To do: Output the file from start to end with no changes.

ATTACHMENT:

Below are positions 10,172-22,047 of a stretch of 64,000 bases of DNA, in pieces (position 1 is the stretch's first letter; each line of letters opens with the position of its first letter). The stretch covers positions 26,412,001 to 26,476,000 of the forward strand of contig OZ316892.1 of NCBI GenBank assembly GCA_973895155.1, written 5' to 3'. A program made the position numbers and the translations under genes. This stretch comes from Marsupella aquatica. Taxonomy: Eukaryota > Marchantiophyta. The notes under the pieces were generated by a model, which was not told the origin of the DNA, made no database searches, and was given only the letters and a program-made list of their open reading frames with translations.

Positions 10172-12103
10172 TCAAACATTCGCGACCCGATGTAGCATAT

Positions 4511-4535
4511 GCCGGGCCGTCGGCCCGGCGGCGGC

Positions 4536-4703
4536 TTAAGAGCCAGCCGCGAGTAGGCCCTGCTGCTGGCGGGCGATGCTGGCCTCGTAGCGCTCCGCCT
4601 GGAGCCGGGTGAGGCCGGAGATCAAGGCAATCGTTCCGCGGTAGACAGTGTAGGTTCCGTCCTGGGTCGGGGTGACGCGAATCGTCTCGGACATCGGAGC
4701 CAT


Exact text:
Below are positions 10,172-22,047 of a stretch of 64,000 bases of DNA, in pieces (position 1 is the stretch's first letter; each line of letters opens with the position of its first letter). The stretch covers positions 26,412,001 to 26,476,000 of the forward strand of contig OZ316892.1 of NCBI GenBank assembly GCA_973895155.1, written 5' to 3'. A program made the position numbers and the translations under genes. This stretch comes from Marsupella aquatica. Taxonomy: Eukaryota > Marchantiophyta. The notes under the pieces were generated by a model, which was not told the origin of the DNA, made no database searches, and was given only the letters and a program-made list of their open reading frames with translations.

Positions 10172-12103
10172 TCAAACATTCGCGACCCGATGTAGCATAT

Positions 4511-4535
4511 GCCGGGCCGTCGGCCCGGCGGCGGC

Positions 4536-4703
4536 TTAAGAGCCAGCCGCGAGTAGGCCCTGCTGCTGGCGGGCGATGCTGGCCTCGTAGCGCTCCGCCT
4601 GGAGCCGGGTGAGGCCGGAGATCAAGGCAATCGTTCCGCGGTAGACAGTGTAGGTTCCGTCCTGGGTCGGGGTGACGCGAATCGTCTCGGACATCGGAGC
4701 CAT